And This Is Why We Can’t Have Awful Things

I find it interesting how reluctant RPG companies and designers are to go into the depths of how human beings can be horrible to one another. There are a few like Lamentations of The Flame Princess that go there. A couple of past games have gone down the road, a bit. Earthdawn had some gnarly monsters which existed only to torment mortals. Many of the game’s most horrendous spells were available to PC’s. Chaosium, the company that produces the most famous game in the horror genre, has dipped its toe into some dark and scary waters but rarely to an extreme degree. The World of Darkness games from White Wolf were, well, dark, kind of. With a few exceptions, most of the illustrations and text in the darker margins of the RPG industry have been tame compared to a lot of other forms of entertainment.

The more I think about it, I find it somewhat curious that we don’t have more graphic material in RPG’s.

I like violent film and television shows and there’s no shortage of them these days. Netflix, Amazon and HBO has that sort of content in abundance. I can’t think of any show where the violence was so terrible that it has ruined the career of the writers, producers, actors, or directors based only on the content. They are still turning the crank on the meat grinder. Yet, we frequently see calls to purge designers and publishers for that kind of content in tabletop RPG’s.

I liked The Boys very much. It has super “heroes” killing normal people in fantastically gruesome ways. Lots of other people liked it too. It has an 88% rating on IMDB and Rotten Tomatoes. It has some seriously nasty violence. Straight up crimson splatter fest levels of violence. There is sexual harassment and sexism. There is homophobia. There is drug abuse, sexual deviance and many other kinds of debauchery. Before that, The Boys was a successful comic book series. Obviously, there’s a market for  transgressive content in TV, film, comic books, video games, music and fiction. People are anxious to consume it and do so in large numbers. Joe Abercrombie’s new book A Little Hatred hit New York Times best seller list its first week out of the gate. It contains graphic brutal violence, explicit sex, torture, prostitution and child slavery.

When someone includes a particularly nasty illustration or detailed description of violence in a TTRPG, the pitchforks and torches come out on the blogs, message boards and Twitter immediately. There are game shops that won’t carry any game materials with graphic illustrations. Gods forbid there are boobies, decapitated heads or blood in our RPG books. Never mind the source inspirations for Dungeons and Dragons, such as Conan and Edgar Rice Burroughs’ Barsoom books had all of that in full frontal nudity. Never mind that some of the most popular work in the fantasy genre today are soaked in blood and bodily fluids best not discussed in polite society.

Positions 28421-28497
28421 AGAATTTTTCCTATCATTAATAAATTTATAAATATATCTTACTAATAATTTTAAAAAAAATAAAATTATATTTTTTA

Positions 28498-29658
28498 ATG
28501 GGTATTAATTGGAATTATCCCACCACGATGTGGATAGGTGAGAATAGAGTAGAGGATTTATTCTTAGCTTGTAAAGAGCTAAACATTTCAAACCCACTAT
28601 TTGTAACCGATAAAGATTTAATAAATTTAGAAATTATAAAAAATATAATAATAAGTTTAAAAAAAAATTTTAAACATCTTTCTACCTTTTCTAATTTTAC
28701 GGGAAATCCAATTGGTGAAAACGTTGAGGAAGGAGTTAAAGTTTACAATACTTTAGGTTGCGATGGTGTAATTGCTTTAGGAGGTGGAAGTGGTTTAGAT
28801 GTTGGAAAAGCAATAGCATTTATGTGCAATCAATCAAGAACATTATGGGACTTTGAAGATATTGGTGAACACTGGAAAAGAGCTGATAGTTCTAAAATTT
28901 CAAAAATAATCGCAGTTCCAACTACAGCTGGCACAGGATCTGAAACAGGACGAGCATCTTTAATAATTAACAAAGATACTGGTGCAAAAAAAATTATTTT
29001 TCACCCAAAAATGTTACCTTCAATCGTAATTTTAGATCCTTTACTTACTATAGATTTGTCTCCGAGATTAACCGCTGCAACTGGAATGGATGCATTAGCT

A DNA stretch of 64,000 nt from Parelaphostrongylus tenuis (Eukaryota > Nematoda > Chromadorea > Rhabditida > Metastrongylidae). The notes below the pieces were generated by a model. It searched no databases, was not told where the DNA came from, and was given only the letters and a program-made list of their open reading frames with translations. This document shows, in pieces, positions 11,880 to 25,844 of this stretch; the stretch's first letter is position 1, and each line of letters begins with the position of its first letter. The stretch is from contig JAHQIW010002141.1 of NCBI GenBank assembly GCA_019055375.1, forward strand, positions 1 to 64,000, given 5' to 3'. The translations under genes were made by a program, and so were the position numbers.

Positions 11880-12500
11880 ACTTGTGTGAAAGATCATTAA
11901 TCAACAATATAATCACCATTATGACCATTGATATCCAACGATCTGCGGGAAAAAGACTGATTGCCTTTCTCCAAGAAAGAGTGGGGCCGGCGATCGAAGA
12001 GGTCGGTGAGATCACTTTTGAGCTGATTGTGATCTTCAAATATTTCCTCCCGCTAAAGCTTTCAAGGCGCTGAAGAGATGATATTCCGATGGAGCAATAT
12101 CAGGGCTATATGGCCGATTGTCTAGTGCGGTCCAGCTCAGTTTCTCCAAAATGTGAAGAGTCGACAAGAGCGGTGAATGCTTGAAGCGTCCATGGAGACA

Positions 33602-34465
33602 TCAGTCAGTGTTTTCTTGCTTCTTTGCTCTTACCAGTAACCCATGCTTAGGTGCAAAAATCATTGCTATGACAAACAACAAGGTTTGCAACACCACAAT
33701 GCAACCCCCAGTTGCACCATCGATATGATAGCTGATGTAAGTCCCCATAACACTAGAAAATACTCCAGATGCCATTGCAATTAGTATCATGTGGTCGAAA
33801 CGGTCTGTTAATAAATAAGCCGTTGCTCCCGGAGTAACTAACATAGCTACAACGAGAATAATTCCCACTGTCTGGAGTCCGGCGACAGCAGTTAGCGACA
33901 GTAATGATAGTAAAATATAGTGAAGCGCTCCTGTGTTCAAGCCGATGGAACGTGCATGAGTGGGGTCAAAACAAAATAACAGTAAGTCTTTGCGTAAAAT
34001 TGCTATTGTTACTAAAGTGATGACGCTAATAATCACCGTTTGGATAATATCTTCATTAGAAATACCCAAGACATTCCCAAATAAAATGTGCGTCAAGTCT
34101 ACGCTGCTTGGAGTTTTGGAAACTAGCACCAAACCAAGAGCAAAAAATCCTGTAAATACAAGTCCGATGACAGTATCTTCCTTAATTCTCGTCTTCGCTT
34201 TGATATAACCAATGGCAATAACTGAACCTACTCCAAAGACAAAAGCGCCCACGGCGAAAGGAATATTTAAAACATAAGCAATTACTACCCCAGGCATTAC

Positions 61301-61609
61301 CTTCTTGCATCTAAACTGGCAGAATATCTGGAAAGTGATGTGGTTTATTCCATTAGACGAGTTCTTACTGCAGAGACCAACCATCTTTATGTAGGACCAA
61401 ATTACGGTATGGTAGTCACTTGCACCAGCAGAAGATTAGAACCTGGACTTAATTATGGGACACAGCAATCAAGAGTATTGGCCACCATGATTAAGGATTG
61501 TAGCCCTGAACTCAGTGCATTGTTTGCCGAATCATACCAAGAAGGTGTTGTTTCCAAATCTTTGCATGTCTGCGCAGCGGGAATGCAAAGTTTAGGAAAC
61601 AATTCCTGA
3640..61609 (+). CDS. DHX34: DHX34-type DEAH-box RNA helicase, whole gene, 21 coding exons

Tabletop role-playing games have had very limited amounts of extreme mature content. Part of that is a legacy of the Satanic Panic. TSR in particular, dealt with the problem by censoring its writers and game designers.  If you are trying to sell your product in major department stores and it is seen by the public as some sort of “occult” “Satanic” activity then Sears is not going to put your product in the catalog.

I have another hypothesis about it.  Many of us are willing to passively watch violence, play violent games or read a book full of transgression without it being a big deal. Why? You, the consumer of such content, don’t have an audience. Tabletop role-playing games are a different situation.

People sitting across from one another at a table may be uncomfortable with sharing the dark places their minds go. They really don’t want their friends to know that they have a kernel of evil deep down in their souls, even though the reality is that we all have it. If you say, “My character starts carving his sigil into the flesh of the prisoner in preparation for the sacrifice to Arioch.” That means that you have that concept in your head and now you are letting it out.

You might not want to share that with your friends. It isn’t a great of leap of logic for people to be asking themselves, “What else does this lunatic get up to in his spare time?”

It may well be that the discomfort of acknowledging the evil that lives within us prevents tabletop role-playing games from having a successful transgressive wing.

5 thoughts on “And This Is Why We Can’t Have Awful Things

  1. Maximilian Wilson

    I think you’re on to something, but it’s not just because of the audience–I predict that to a lesser extent you’d see that same reluctance even in a solo RPG. There’s something about the first-person viewpoint that makes committing horrors feel worse than watching horrors unfold. You feel responsible for them.

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    1. Hi Maximilian. There are a lot of games involving violence from the first person viewpoint. First person shooter for example. I don’t know how popular they are compared to more heroic games though. It could be that there’s a smaller audience for that sort of thing

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      1. Maximilian Wilson

        Hmmm. Interesting point. For some first-person shooters, like Grand Theft Auto, I agree that they are approximately as horrifying as committing horrors in an RPG. There are others (like Doom) that feel more like videogaming than roleplay.
        Again, I think you’re on to something: the presence of an audience probably magnifies whatever horror/revulsion is being felt. Although, wouldn’t that same thing happen with Grand Theft Auto, if played in public?

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